"We think she already knows a lot from her husband. She learned a lot from him," said Clinton supporter Eulogia Villegas.
And the "Bill Factor" means a lot to California Latinos.
"It's not quite Kennedy-esque, but the Clinton name is kind of gold because during Bill Clinton's eight years in the White House, he visited California more than he did any other state, showered resources on the state, and many of those resources impacted inner-city communities, including Latino communities," said Jaime Regalado, Ph.D., Pat Brown Institute of Public Affairs.
Clearly, Obama tried to peel away Clinton's hold on Latino voters by supporting driver's licenses for illegal immigrants and advertising in Spanish-language media. But that didn't persuade many to switch.
A contributing factor may be the widely held notion Latinos are reluctant to support a black candidate because of racial tensions they may feel from the African-American community.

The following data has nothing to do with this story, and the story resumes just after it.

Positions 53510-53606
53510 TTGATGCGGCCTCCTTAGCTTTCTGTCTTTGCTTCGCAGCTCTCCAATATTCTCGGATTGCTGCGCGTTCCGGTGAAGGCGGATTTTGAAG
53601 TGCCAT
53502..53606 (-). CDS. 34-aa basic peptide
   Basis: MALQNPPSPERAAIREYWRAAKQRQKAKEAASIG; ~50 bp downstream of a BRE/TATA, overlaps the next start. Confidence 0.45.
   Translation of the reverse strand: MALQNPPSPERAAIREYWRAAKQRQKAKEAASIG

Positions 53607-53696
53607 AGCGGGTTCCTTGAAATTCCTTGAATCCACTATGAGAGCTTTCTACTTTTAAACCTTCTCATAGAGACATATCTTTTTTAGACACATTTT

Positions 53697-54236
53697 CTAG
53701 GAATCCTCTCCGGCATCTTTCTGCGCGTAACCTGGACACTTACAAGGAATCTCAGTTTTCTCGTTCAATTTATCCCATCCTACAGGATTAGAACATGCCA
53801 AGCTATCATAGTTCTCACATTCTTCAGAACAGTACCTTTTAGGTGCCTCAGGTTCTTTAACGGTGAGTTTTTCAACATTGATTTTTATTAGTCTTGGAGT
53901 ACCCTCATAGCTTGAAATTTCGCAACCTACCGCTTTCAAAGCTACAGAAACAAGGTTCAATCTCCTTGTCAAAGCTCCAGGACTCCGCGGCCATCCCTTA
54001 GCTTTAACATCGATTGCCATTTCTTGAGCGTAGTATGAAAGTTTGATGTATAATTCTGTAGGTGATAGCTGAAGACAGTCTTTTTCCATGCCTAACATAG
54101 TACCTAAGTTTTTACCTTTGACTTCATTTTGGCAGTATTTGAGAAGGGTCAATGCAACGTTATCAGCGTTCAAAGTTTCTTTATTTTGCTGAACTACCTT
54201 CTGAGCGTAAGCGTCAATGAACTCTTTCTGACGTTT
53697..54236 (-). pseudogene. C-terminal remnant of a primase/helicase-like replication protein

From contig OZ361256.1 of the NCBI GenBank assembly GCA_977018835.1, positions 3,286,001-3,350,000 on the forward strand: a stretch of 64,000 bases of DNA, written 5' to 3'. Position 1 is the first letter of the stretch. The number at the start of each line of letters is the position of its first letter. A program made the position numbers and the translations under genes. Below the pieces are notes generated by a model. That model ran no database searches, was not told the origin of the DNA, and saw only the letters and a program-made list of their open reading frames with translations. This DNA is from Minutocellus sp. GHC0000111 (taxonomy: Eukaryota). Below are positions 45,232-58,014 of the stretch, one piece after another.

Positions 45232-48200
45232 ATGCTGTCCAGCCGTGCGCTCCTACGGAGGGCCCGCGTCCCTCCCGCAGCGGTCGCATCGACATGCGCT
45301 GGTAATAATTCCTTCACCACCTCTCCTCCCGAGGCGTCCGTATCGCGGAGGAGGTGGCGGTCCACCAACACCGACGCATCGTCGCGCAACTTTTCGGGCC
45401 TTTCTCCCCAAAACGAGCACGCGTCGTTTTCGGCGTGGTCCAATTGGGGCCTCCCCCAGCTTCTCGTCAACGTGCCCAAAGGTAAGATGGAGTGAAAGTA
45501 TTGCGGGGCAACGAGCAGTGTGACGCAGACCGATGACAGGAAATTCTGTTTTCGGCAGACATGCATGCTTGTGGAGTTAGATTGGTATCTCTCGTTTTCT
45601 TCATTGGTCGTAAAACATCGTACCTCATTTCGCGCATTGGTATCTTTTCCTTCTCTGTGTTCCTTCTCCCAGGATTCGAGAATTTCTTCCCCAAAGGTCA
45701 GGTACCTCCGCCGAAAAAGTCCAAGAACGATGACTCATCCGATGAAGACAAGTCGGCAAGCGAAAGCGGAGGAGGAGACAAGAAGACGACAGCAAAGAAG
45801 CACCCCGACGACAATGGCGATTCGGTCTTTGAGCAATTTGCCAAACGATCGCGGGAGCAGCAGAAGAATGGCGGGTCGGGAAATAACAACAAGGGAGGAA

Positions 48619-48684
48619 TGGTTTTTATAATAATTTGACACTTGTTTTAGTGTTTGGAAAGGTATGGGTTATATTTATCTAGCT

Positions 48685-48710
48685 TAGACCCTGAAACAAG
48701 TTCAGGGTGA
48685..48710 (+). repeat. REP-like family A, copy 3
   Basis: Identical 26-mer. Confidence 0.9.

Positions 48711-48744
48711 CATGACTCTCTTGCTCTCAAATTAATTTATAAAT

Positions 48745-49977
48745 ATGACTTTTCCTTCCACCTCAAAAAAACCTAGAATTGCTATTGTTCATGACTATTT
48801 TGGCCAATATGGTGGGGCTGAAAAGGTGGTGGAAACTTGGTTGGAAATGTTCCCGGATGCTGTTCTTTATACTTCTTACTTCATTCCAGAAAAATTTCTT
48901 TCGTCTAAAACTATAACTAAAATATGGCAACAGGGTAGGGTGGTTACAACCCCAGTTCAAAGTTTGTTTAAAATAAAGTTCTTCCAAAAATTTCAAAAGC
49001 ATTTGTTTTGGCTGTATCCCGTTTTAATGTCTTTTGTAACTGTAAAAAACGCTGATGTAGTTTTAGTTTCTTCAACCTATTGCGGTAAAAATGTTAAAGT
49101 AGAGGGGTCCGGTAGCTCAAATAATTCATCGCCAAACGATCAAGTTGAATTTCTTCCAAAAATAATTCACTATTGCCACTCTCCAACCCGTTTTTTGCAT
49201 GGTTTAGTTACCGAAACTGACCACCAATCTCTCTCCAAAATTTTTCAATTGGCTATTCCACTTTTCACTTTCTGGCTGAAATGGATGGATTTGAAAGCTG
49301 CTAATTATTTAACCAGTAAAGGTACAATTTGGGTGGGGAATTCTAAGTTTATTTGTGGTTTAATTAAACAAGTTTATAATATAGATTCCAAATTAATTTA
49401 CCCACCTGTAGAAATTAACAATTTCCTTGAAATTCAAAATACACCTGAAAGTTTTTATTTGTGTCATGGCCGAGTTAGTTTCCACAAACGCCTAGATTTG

"I tend to think that there's a feeling on the part of some black people of being displaced by the recent arrival of large numbers of immigrants from Mexico," said Prof. Clarence Walker, Ph.D., UC Davis History Department.
Professor Walker also thinks maybe Obama strategists counted too much on people of color sticking together.
"It may be a failing of the Obama campaign, or an assumption on their part, that they could just count on these people to vote automatically for him because of his color or his minority status," said Prof. Walker.
That's not to say Obama didn't make strides in the Latino community. He did well among young Hispanics.
The next test is Texas, where up to one-half of voters in the Democratic Primary is Latino.